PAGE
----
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“All sail, no anchor”: architecture after modernism
On American modernism in architecture. The fourth of our series “Lengthened shadows: America and Its Institutions in the Twenty-first Century.”
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When architecture gets a hall of fame, it needs to find a niche for a certain amiable rogue I will refer to as Palladio of the Wastepaper Basket. He made his mark during the 1960s at Yale's school of architecture. There it is the monthly task of students to design a hypothetical building, for which they make a model out of cardboard and foam core in a notoriously time-consuming operation. The process culminates in the crit, the stressful and often prickly review session in which visiting critics inspect the models and question the students, unfailingly finding the weak points of both. It is often the case that a verbally nimble student makes a better impression than an inarticulate designer, even one with a better design.
Our Palladio of the Wastepaper Basket found it more congenial to talk than cut cardboard. He prowled the halls of the architecture school at night, ransacking the trash for old models that had bee ...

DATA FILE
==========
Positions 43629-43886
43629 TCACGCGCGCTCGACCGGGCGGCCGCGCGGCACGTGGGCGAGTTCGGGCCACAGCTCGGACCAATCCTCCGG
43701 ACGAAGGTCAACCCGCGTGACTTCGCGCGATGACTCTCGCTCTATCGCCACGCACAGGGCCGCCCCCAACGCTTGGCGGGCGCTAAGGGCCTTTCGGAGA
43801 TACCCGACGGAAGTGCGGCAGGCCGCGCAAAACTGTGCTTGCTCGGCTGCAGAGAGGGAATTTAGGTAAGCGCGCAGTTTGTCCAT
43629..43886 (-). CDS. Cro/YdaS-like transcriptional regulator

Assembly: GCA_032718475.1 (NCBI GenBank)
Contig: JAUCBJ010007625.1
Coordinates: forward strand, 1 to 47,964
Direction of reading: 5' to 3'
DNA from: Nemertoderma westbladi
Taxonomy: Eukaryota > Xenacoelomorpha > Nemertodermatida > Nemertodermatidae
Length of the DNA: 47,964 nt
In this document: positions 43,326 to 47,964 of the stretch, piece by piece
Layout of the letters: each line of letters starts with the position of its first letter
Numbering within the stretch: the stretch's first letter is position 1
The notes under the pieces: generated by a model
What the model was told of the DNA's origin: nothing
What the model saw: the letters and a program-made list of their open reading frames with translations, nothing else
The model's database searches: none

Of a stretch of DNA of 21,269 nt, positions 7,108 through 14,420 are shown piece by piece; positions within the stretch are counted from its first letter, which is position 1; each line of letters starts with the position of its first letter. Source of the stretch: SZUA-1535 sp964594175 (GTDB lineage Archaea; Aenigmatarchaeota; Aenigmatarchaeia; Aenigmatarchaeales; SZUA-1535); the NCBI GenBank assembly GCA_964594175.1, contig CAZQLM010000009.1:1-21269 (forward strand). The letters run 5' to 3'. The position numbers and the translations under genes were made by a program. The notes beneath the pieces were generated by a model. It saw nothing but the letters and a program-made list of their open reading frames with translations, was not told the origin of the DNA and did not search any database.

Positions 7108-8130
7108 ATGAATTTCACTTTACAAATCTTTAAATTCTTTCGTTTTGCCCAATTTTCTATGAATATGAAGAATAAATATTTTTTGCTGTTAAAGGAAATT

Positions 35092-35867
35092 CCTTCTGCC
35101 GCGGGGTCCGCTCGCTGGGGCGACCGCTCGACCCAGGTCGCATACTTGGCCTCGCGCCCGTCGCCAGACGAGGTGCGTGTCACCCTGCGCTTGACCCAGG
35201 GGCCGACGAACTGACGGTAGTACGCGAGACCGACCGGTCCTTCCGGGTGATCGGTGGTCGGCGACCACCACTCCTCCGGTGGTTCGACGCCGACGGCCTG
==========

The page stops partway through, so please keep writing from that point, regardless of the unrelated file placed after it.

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This article originally appeared in The New Criterion, Volume 22 December 2003, on page 4
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The destruction of the Folk Art Museum will be remembered as MOMA’s great lost opportunity.
The Central Library Plan's renovations to the New York Public Library will hurt both scholars and average users.
A lecture delivered by Charles Murray after he received the third Edmund Burke Award for Service to Culture and Society.
by Bruce Bawer
A new collection of Henry James's letters reveals the early development of the writer.
A few reflections on To Kill a Mockingbird in anticipation of Harper Lee's new book releases.
The Walter Duranty Prize for Journalistic Mendacity
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